Asia

Taiwan military lie detectors 'test loyalty'

Lie detector test
Image caption More than 50 senior military personnel assigned abroad have done lie detector tests since last year

Officials in Taiwan have told the BBC that lie detector tests for military personnel based abroad are a useful way to evaluate whether they are spying for other countries.

On Monday Defence Minister Kao Hua-chu told parliament the "test of loyalty" had been operating since last year.

The move follows a string of espionage cases, sometimes involving high-ranking officers spying for China.

Despite recent warmer relations, China regards Taiwan as a renegade province.

The BBC's Cindy Sui in Taipei says that while the two countries are closer diplomatically than they have been for decades, Taiwanese officials suspect that Beijing is using the relaxed atmosphere to step up its recruitment of spies.

The two countries are believed to have spied on each other ever since they separated in 1949 at the end of a civil war. They have yet to sign a peace treaty and Beijing still regards the island as part of its territory awaiting reunification, by force if necessary.

Recalled

Officials told the BBC that officers based abroad - including cadets undergoing training - have to do the test once a year when they return for holidays or reassignment.

Those stationed in Taiwan who have access to sensitive information are also to be given the tests regularly.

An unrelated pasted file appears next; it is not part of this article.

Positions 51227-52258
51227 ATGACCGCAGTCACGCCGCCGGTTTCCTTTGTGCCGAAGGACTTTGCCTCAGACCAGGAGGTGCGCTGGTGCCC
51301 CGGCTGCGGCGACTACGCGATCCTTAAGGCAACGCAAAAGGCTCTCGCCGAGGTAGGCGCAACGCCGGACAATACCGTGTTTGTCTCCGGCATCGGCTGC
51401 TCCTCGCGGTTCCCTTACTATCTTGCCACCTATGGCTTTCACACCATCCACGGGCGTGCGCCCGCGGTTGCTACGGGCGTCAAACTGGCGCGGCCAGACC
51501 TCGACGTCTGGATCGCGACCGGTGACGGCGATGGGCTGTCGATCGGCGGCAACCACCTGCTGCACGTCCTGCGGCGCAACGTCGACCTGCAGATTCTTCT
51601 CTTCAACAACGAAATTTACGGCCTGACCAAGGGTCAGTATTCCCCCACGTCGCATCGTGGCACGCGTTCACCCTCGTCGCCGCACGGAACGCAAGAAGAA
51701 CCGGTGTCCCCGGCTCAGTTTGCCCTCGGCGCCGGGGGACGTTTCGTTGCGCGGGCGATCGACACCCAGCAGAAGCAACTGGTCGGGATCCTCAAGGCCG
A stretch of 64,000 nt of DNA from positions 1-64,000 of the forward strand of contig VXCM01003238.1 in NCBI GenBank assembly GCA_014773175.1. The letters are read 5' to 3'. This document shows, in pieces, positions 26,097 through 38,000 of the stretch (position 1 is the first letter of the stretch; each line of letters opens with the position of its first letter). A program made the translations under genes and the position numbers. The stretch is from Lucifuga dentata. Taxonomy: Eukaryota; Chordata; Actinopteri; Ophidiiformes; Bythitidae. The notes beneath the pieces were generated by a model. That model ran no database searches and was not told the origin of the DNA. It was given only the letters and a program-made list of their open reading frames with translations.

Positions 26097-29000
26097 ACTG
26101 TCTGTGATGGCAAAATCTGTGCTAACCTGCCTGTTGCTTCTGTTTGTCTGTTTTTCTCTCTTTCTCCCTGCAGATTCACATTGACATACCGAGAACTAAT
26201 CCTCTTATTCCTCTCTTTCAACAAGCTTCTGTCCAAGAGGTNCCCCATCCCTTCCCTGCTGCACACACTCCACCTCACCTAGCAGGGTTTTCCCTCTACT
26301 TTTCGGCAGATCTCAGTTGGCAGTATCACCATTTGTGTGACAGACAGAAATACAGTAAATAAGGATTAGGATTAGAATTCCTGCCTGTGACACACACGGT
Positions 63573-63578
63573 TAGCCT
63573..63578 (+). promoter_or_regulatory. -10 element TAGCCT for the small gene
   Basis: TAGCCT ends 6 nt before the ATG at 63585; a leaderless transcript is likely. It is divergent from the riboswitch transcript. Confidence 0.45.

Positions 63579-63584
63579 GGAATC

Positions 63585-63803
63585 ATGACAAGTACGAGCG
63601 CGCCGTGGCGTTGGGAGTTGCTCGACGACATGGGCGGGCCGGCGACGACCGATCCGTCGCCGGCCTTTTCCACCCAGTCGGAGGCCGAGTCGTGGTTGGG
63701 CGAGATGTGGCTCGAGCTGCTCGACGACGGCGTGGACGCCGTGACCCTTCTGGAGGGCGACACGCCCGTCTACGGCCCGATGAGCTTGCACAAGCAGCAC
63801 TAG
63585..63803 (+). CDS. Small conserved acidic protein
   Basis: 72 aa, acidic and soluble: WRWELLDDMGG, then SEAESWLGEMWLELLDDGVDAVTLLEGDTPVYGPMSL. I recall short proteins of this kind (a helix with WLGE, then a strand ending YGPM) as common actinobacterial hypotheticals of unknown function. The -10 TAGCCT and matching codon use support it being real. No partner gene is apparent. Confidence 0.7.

So far this year, more than 200 military personnel have taken the test, with the highest ranking staff tested being major generals, the ministry told the BBC.

Last month, the defence ministry said that Taiwan had arrested three retired military officers suspected of spying for China - but other media reports said that a total of eight officers had been arrested.

A general in charge of the army's communications and electronic information division was sentenced to life imprisonment for spying last year after reportedly being caught having failed a lie detector test.

The case is considered one of the most serious security breaches Taiwan has seen in decades.

More than 50 military attaches and other senior personnel assigned abroad have been called back since last year to do the lie detector test, the defence minister told parliament on Monday.

"We haven't come across anything unusual in these tests," he told legislators.

He said that no-one who had taken the test had failed.

The lie detector measures blood pressure, pulse rate and breathing. They operate on the basis that when a person lies, their body produces tell-tale physiological responses.

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